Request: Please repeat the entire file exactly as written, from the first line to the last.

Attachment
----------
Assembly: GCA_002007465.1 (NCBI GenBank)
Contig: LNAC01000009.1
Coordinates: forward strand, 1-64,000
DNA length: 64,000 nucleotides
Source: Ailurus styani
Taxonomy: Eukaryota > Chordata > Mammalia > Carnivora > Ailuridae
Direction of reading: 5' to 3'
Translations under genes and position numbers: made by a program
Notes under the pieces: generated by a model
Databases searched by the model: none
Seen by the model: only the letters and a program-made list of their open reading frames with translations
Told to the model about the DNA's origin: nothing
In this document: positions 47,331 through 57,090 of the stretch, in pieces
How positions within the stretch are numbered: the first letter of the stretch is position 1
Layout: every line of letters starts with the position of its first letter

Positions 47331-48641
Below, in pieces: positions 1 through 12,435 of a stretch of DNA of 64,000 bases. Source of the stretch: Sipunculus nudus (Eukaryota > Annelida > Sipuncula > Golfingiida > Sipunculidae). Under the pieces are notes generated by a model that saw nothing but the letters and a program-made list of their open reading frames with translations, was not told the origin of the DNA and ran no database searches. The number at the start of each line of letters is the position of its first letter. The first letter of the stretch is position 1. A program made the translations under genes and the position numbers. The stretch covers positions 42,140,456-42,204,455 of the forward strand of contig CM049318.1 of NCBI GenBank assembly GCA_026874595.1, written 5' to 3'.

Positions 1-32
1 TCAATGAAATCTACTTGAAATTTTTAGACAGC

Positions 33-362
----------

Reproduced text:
Assembly: GCA_002007465.1 (NCBI GenBank)
Contig: LNAC01000009.1
Coordinates: forward strand, 1-64,000
DNA length: 64,000 nucleotides
Source: Ailurus styani
Taxonomy: Eukaryota > Chordata > Mammalia > Carnivora > Ailuridae
Direction of reading: 5' to 3'
Translations under genes and position numbers: made by a program
Notes under the pieces: generated by a model
Databases searched by the model: none
Seen by the model: only the letters and a program-made list of their open reading frames with translations
Told to the model about the DNA's origin: nothing
In this document: positions 47,331 through 57,090 of the stretch, in pieces
How positions within the stretch are numbered: the first letter of the stretch is position 1
Layout: every line of letters starts with the position of its first letter

Positions 47331-48641
Below, in pieces: positions 1 through 12,435 of a stretch of DNA of 64,000 bases. Source of the stretch: Sipunculus nudus (Eukaryota > Annelida > Sipuncula > Golfingiida > Sipunculidae). Under the pieces are notes generated by a model that saw nothing but the letters and a program-made list of their open reading frames with translations, was not told the origin of the DNA and ran no database searches. The number at the start of each line of letters is the position of its first letter. The first letter of the stretch is position 1. A program made the translations under genes and the position numbers. The stretch covers positions 42,140,456-42,204,455 of the forward strand of contig CM049318.1 of NCBI GenBank assembly GCA_026874595.1, written 5' to 3'.

Positions 1-32
1 TCAATGAAATCTACTTGAAATTTTTAGACAGC

Positions 33-362